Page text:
When mirrors lie: "visual capture" of arm position impairs reaching performance.

@article{Holmes2004WhenML,
  title={When mirrors lie: "visual capture" of arm position impairs reaching performance.},
  author={Nicholas P. Holmes and Gemma Crozier and Charles Spence},
  journal={Cognitive, affective & behavioral neuroscience},
  year={2004},
  volume={4 2},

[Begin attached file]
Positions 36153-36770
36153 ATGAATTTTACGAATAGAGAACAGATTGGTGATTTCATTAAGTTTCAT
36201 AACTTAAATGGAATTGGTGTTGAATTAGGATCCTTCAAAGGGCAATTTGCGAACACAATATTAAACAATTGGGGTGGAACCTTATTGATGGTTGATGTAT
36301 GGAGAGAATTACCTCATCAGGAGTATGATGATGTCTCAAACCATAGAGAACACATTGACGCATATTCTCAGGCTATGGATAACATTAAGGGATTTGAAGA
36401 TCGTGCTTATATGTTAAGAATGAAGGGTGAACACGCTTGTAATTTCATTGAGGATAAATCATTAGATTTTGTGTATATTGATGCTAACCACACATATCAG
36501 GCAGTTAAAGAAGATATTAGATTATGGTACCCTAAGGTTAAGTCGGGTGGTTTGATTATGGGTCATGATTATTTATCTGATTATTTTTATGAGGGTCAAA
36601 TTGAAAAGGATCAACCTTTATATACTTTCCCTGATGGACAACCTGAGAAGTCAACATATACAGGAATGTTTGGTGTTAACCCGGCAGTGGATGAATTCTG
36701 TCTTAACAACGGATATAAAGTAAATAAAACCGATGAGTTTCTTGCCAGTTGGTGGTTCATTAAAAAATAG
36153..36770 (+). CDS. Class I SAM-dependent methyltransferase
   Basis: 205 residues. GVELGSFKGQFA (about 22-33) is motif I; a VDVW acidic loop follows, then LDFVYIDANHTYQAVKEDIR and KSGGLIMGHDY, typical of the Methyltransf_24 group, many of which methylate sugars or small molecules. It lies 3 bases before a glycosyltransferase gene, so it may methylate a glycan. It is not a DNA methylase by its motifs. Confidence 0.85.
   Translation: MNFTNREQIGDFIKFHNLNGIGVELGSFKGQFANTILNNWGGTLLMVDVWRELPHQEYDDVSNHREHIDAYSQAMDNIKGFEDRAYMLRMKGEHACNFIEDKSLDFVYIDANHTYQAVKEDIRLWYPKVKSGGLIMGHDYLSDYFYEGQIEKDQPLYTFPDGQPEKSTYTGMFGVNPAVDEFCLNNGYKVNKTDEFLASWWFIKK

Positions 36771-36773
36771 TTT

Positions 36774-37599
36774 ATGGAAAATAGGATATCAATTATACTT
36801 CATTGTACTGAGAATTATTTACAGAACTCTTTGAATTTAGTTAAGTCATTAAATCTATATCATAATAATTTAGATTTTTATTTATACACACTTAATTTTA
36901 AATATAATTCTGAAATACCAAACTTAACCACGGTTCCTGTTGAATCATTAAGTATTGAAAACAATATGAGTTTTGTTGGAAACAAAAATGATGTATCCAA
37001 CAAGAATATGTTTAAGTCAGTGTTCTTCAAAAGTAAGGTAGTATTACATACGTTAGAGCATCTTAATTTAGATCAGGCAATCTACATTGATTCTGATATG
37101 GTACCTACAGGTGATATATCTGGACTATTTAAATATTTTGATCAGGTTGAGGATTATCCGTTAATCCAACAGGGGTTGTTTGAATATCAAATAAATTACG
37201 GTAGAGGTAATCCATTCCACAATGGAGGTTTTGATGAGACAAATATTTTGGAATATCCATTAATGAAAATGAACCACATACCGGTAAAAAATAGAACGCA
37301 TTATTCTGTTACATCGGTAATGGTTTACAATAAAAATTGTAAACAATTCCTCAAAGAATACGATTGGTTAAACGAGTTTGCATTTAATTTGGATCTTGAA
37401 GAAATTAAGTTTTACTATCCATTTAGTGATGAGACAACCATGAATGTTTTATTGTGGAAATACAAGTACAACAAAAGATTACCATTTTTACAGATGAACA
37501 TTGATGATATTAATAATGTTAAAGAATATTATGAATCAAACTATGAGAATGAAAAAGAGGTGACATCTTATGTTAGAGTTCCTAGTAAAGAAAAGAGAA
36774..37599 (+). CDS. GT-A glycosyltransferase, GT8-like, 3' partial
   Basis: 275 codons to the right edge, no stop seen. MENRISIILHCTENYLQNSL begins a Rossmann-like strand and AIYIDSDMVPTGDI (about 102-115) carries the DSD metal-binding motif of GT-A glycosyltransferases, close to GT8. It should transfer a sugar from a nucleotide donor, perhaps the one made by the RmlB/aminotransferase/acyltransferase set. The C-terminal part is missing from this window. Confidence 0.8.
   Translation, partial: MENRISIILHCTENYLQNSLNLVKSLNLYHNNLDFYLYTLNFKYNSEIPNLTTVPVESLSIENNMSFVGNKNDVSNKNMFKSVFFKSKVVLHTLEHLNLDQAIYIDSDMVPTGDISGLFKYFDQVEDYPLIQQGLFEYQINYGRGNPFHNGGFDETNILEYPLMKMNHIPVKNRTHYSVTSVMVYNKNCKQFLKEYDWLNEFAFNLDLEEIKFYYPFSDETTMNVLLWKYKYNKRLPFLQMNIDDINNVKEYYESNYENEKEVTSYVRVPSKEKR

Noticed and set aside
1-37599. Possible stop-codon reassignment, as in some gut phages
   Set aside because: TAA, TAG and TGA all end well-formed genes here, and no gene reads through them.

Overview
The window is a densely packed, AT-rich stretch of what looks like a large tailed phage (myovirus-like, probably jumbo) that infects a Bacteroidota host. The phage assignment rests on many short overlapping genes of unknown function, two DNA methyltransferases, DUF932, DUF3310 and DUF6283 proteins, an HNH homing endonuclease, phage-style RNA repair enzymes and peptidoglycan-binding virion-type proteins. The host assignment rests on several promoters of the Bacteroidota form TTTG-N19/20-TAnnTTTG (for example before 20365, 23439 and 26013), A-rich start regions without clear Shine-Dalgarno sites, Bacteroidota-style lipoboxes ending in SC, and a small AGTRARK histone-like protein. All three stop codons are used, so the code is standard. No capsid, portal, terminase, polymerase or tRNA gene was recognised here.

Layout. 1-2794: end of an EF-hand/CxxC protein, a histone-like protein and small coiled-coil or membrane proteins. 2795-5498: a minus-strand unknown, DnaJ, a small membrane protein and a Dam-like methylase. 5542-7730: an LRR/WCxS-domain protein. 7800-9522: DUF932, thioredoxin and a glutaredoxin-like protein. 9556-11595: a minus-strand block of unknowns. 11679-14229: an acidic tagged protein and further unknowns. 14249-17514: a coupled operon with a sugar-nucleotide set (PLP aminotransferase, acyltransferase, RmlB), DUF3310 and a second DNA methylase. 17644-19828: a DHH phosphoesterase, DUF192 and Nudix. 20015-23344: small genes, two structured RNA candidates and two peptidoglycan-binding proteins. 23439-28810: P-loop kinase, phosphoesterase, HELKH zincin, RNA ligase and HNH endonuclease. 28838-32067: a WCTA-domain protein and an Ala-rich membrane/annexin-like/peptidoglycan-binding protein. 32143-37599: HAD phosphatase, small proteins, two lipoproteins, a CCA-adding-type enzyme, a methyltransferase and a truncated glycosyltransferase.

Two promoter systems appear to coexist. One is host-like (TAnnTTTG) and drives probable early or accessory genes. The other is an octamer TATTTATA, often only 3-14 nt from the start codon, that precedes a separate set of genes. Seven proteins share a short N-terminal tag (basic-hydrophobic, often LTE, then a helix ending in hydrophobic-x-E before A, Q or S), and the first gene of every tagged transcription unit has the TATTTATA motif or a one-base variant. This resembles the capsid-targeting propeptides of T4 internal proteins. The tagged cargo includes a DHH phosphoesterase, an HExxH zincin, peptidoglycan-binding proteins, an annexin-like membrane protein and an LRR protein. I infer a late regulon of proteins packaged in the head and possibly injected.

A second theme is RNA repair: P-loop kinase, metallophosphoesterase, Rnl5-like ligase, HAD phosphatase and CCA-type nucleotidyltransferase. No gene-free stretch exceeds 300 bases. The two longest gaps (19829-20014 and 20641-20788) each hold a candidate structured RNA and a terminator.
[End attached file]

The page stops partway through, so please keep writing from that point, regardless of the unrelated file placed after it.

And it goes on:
pages={193-200}
}
If we stand at a mirror's edge, we can see one half of our body reflected in the mirror, as if it were the other half of our body, seen "through" the mirror. We used this mirror illusion to examine the effect of conflicts between visually and proprioceptively specified arm positions on subsequent reaching movements made with the unseen right arm. When participants viewed their static left arm in the mirror (i.e., as if it were their right arm), subsequent right-arm reaching movements were… CONTINUE READING

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